Figure 1

Influence of the applied current to the diminution of the concentration of the gentamicin during electro-Fenton treatment and the apparent rate constants. pH = 3, [Genta]0: 0.1 mM, I = 60 (), 100 () and 300 () (mA /cm2) with [Fe2+] = 0.1 mM, [Na2SO4] = 0.05 M, V = 200 ml.

The increase for the applied current from 60 until 100 mA/cm2 leads toward an acceleration of the degradation kinetics of the gentamicin, which can be explained by the acceleration of the rate of electrochemical reactions (2) and (3) leading to radicals OH (reaction of Fenton (1) in pH= 3). Figure 1 explains that the kinetic oxidation curves of the gentamicin during EF treatment follow an exponential decrease in concentration during the electrolysis. The treatment time for the complete disappearance of the gentamicin is 60, 13 and 20 min for the applied currents 60, 100 and 300 mA/cm2 respectively Figure (1,SI-1)) .

Where it is noted that the degradation becomes faster with the augmentation into the applied current, except in the case of 300 mA/cm2 .It can be said that 100 mA/ cm2 is the optimal value for the current in the operating conditions (Figure 1).

Confirmation of this result is shown in figure 1, relying on kapp values. Thus, values of kapp for the oxidative of gentamicin through hydroxyl radicals was found simulating pseudo-first order reaction kinetics.The exponential decrease in the gentamicin concentration and the straight streak lines for kapp (find in Figure 1 (a)) are consistent with first-order reaction kinetics of other studies in the field [16]. The elevation about 0.045 to 0.314 min-1 for values of kapp is in synergy in addition to the improvement of the produce rate of radicals OH electrochemically. The kapp value associated with 300 mA/cm2 is decrease than of 100 mA/cm2, confirming reason for selection of 100 mA/cm2 where they are considered the best values in order to degrade gentamicin.

Indeed, by applying a higher applied current we might accelerating the reactions rates as the reduction of O2 to water (reaction (4)) instead of H 2O 2, the increase of H2 (reaction (5)) and the oxidation of H2O2 (reaction (6)) [17].

(4)O2+4e-+4H+2H2O
(5)2H2O+2e-H2+2OH
(6)H2O2O2+2H++2e-

3.2 Influence of the experiential parameters on the mineralization gentamicin in solution

There were several experiments performed, by changing from one test to another the applied current in the presence of Fe2+ 0.1 mmol / L, on the aqueous gentamicin mineralization kinetics using the EF process (Figure 2 (a)) A decrease in the mineralization is accentuated by increasing the current intensity of the current from 60 to 100 mA/cm2.Beyond 100 mA / cm2, an increase in applied current density leads to very slow removal kinetics of the COD of gentamicin by the acceleration of the waste reaction (4) which can damage the production of Fenton reagents. Thus, the current of applied of 100 m A / cm2 is an optimum value for a maximum mineralization rate for the gentamicin. The mineralization degree is 86% for a current of 60 mA. This degree increases to 96% for 100 m A / cm2. Furthermore, sundry experiments were performance by changing the Fe2+ concentrations in the range of 0.1 to 0.5 mmol / L at 100 m A / cm2 (Figure 2 (b)) According to this figure, we deduce that the optimal degree of COD is attributed to the concentration of 0.1 mmol / L, because this is the best mineralization degree (96%) among other concentrations. From this figure, it can also be observed that the rate of mineralization is rapid by the presence of Fe2+ 0.1 mmol / L catalyst while the increase in the concentration For this latter implies a decrease in the effectiveness of the mineralization. This trend may be explained on the basis of reaction being parasitic between the hydroxyl radicals and Fe2+. Indeed, at a high concentration for the catalyst, the percent of reaction of the hydroxyl radicals with Fe2+ increases (reaction (8)). We therefore conclude that the catalyst concentration (Fe2+) is quite crucial in the EF operation and needs to be optimized carefully.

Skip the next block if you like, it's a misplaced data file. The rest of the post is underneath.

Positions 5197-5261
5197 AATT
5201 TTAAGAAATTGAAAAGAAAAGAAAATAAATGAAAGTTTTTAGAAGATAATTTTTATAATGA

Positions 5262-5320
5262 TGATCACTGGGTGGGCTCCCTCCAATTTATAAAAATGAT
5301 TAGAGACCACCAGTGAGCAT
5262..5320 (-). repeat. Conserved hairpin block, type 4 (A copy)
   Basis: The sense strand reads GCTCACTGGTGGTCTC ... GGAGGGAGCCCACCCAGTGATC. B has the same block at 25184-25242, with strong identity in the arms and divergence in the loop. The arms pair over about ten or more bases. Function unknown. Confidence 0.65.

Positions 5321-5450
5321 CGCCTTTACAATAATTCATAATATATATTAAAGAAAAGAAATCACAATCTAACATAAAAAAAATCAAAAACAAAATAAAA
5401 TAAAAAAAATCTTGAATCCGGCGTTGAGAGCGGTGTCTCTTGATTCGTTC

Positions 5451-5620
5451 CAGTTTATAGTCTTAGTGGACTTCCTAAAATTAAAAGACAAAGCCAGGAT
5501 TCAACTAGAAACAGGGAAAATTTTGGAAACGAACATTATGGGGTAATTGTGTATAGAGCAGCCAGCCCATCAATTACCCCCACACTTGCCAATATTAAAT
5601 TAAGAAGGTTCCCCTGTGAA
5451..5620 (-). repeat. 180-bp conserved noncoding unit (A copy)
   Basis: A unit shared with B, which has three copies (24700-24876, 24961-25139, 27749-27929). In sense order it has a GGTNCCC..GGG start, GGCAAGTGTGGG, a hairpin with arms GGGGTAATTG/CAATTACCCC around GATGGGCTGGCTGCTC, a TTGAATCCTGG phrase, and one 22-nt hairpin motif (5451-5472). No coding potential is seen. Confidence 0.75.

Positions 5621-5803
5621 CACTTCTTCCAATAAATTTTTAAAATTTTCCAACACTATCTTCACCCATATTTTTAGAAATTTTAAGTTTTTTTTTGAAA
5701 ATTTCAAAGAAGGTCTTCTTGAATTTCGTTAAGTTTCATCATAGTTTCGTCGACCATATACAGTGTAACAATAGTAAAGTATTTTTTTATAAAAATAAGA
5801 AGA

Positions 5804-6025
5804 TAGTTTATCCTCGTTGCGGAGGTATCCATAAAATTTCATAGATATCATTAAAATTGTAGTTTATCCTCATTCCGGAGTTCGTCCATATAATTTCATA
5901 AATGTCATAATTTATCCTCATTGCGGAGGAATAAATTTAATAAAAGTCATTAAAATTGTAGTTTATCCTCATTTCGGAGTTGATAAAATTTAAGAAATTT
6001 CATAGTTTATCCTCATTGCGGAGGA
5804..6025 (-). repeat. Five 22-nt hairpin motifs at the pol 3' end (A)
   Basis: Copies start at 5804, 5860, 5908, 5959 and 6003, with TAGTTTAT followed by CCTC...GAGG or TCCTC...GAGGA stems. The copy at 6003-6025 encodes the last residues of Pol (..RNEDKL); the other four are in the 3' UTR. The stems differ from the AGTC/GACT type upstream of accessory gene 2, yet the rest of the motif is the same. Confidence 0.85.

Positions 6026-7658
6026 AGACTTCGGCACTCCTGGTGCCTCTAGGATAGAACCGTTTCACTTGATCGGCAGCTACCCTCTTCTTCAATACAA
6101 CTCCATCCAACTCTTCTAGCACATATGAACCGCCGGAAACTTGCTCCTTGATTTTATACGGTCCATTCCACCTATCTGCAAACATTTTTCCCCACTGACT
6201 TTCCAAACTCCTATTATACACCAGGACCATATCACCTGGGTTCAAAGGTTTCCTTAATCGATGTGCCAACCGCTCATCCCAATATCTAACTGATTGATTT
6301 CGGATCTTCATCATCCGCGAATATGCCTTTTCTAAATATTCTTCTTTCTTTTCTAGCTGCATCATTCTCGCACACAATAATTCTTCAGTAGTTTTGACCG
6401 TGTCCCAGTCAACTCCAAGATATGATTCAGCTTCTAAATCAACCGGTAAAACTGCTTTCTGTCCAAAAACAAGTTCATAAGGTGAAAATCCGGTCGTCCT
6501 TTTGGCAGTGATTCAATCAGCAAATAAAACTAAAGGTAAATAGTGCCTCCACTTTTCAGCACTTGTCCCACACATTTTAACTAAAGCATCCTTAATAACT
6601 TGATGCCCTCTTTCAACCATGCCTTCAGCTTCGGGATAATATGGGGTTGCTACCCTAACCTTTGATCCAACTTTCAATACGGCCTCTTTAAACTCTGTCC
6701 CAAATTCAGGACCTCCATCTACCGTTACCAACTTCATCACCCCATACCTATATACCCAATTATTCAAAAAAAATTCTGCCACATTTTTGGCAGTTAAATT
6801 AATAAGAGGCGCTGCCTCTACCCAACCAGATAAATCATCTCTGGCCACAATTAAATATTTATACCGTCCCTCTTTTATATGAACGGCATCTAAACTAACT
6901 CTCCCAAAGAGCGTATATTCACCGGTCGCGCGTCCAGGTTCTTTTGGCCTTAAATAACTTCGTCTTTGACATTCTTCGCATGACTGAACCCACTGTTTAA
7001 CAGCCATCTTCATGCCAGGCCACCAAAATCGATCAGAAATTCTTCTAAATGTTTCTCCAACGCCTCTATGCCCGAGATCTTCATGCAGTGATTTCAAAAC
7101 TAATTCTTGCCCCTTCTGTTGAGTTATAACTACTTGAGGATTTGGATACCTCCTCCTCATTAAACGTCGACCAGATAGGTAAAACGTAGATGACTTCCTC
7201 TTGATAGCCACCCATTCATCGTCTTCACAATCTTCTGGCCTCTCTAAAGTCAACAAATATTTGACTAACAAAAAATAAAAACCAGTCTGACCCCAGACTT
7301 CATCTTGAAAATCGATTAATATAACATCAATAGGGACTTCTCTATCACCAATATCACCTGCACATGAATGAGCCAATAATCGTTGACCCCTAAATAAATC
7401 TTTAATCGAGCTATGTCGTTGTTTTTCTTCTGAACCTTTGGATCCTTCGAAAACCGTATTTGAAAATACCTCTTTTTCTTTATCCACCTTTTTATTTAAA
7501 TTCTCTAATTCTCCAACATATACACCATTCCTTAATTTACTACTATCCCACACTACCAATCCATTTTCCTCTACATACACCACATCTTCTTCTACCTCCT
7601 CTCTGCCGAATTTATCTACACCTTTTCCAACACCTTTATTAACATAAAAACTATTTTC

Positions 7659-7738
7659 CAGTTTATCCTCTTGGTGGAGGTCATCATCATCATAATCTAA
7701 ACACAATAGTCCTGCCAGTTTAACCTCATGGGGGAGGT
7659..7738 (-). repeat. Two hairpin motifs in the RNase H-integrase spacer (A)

Figure 2 Effect of (a) applied current and (b) catalyst concentration on gentamicin concentration decay during electro-Fenton process of solution COD at pH 3 in 0.05 M Na2SO4 solution. [Fe2+] = 0.1 mM. (a) Applied current I (mA /cm2) : 60 (), 100 () and 300 (b):). ([Fe2+] (mM) = 0.1 (), 0.2 () and 0.5 ().
Figure 2

Effect of (a) applied current and (b) catalyst concentration on gentamicin concentration decay during electro-Fenton process of solution COD at pH 3 in 0.05 M Na2SO4 solution. [Fe2+] = 0.1 mM. (a) Applied current I (mA /cm2) : 60 (), 100 () and 300 (b):). ([Fe2+] (mM) = 0.1 (), 0.2 () and 0.5 ().

(7)OH+Fe2+Fe2++OH

Moreover, the instantaneous current efficiency ICE (can be calculated by COD values using the relation (9) [17] :

(8)ICE=(COD0CODt)FV/8It

Where, COD0 refer to the starting COD value, CODt refer to the final COD value, I is the applied current (A), F is the Faraday constant (96.487 C mole−1), t is the time of treatment (s) and V is the solution volume (L).

The ICE value is a lot lower at the first oxidation operation when the applied current was low and it doesn’t much change at the current increases for all of the current values. At a higher applied current, higher ICE were observed except for 300 mA / cm2.